Two well-respected annual publications recently landed on my desk: Weatherbys Bloodstock Sales Review and the General Stud Book Fact Book.

The former is famed for its analysis of the past year’s sales, meticulously prepared by Michael Ross and providing a valuable final independent perspective on the year’s trade. Setting 2011 results against the background of a worldwide economic crisis, Ross outlined clear reasons for the challenges we faced in selling our bloodstock. However, he too was surprised the European bloodstock sales bucked the trend with improved figures almost across the board. A combination of reduced catalogue numbers, a global market hungry for the best bloodstock buying at favourable currency rates, and a feeling of confidence generated at earlier international sales created a positive outcome, with sufficient optimism to encourage breeders to invest and plan for the future.

A wealth of headline data published in the Fact Book suggests the severe corrections witnessed by the British and Irish bloodstock industries in 2007/8 have largely levelled out and numbers appear to be stabilising. I hope overproduction is a phenomenon of the past and that British and Irish breeders, whilst consolidating their businesses, take encouragement from the demand witnessed for quality bloodstock. This information is vital to breeders and Weatherbys are to be congratulated for providing well-presented, accurate information.

Mares represent 50% of the thoroughbred population but account for less than 20% of NH horses in training

All breeders share the same goals: to improve the quality of their stock, first and foremost producing an athlete. I believe stallion selection must, therefore, focus on suitable conformation, performance and pedigree, particularly in a discerning market. There would appear to be a consolidation in the number of commercial sires and no more so than in the National Hunt market. It is undeniably tough for British National Hunt breeders but, thanks to the TBA Elite Mares Scheme, devised by the TBA NH Committee and funded by the Levy Board, we have seen a significant increase in the number of quality mares visiting British-based sires this year.

Despite representing 50% of the thoroughbred population, mares account for less than 20% of the NH horses in training with a published rating. It is vital that the racing industry addresses this unused resource and supports a programme of races to exclusively test mares at all levels. In support of this aspiration, the TBA will also be sponsoring two Listed mares’ novice hurdles in 2012, providing valuable black type opportunities for mares, the first of which is being run at Cheltenham on April 19. We have also launched an annual award to recognise and reward racecourses which outperformed in the number of mares races staged in a season.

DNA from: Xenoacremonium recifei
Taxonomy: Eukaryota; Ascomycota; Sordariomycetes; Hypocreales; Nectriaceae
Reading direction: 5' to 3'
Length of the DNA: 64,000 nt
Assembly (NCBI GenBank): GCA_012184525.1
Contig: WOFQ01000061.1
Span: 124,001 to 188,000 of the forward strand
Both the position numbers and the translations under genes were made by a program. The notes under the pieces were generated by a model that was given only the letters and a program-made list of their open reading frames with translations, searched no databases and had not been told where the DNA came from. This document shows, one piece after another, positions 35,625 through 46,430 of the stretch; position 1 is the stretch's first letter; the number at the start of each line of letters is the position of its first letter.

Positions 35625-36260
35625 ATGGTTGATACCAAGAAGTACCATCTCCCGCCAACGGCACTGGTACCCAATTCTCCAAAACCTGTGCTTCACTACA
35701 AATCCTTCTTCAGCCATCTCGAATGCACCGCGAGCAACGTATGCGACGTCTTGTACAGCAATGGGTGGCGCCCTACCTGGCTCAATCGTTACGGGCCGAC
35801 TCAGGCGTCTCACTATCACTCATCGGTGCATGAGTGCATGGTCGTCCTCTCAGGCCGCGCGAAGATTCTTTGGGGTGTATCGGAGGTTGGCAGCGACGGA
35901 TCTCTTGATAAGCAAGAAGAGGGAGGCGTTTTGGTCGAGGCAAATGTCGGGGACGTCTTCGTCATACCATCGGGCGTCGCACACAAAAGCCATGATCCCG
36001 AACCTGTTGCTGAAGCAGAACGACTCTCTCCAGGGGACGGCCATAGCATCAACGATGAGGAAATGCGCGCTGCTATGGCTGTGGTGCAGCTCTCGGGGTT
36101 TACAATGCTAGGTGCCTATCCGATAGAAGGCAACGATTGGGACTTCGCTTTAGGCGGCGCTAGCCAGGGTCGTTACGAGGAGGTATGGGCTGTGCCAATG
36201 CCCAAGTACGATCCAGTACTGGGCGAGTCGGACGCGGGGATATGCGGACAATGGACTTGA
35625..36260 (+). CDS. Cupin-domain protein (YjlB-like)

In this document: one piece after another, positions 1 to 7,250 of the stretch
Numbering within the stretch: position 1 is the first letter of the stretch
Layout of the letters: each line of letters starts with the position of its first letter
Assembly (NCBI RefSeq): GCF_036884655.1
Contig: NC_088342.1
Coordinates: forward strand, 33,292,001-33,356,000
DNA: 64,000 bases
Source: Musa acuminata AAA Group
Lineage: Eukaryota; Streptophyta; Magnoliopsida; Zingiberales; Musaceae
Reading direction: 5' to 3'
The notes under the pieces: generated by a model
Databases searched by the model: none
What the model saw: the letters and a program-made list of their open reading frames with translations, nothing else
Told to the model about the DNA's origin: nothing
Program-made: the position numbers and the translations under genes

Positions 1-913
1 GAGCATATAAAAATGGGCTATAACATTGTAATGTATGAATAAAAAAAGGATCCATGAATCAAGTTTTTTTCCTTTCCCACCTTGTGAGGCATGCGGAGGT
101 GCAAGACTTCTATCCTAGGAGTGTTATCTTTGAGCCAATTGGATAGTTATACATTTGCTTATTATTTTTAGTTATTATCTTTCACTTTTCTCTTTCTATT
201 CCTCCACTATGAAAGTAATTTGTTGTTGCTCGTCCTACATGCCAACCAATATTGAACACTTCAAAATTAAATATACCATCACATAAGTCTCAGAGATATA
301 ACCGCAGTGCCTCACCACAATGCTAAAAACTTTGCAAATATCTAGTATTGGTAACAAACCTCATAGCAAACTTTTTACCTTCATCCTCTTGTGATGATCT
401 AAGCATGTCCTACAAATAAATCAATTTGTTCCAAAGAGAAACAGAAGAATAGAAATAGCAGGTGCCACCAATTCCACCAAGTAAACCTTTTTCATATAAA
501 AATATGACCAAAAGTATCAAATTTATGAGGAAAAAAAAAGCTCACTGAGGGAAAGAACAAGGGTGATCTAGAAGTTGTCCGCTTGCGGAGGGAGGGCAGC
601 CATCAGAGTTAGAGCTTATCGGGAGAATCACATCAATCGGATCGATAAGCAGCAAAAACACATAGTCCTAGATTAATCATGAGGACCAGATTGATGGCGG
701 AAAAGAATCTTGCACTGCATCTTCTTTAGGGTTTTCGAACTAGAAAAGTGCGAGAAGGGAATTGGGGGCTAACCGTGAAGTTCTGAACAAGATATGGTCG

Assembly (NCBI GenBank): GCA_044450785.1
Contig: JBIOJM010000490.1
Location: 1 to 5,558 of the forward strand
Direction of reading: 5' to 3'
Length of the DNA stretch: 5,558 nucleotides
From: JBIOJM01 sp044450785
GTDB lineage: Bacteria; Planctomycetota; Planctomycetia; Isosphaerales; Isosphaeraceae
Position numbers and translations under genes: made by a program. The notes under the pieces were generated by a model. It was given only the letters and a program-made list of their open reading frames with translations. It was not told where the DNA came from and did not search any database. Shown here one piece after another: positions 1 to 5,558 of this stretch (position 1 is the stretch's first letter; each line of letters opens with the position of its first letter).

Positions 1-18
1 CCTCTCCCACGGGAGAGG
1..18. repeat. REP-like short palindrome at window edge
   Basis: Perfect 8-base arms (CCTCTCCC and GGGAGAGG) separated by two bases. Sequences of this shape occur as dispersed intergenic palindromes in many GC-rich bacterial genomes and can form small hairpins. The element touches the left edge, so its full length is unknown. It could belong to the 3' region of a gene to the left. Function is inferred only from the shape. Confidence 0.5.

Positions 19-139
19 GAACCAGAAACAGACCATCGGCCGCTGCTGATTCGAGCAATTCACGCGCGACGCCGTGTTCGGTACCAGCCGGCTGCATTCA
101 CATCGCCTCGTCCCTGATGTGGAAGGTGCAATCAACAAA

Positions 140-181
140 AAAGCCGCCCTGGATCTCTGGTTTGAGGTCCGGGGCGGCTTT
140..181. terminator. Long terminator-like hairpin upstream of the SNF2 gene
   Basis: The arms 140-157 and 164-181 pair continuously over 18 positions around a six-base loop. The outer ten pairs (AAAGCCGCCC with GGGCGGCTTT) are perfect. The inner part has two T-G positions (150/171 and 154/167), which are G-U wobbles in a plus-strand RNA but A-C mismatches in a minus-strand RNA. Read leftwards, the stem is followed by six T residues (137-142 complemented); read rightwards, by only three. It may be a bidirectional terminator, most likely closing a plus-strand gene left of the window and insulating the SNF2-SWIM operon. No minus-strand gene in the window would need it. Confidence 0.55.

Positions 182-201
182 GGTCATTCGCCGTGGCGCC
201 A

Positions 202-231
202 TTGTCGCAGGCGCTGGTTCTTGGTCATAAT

This latest initiative provides a further incentive by way of additional race sponsorship to support these courses. Together with plans to launch a monthly mares’ award later this year, I must congratulate NH Chairman Robert Waley-Cohen and his committee – and wish him the best of luck at the Festival!

Our message to the racing industry is “quality matters”. This should be the mantra of British racing. I hear alarm bells rang in Newmarket in February when Paul Bittar addressed a group of industry representatives, leading trainers and breeders. As a result we need to press home the message that the global attraction of our sport relies on the quality of the British-trained horses and the calibre of racing we stage. This is intrinsically linked to the health of the domestic breeding industry. If we fail to recognise this, we risk the unique nature of British racing.

Wise words from one of our leading trainers reminded those present at the introduction of Paul in Newmarket that, despite the most encouraging signs from government, valuable income from licensing offshore betting operators and exchanges is still, even for the optimists, some way off boosting prize-money. There is, therefore, the greatest need to pay full attention to maintaining and enhancing the quality of British racing now, if we are to retain the support of the global bloodstock market.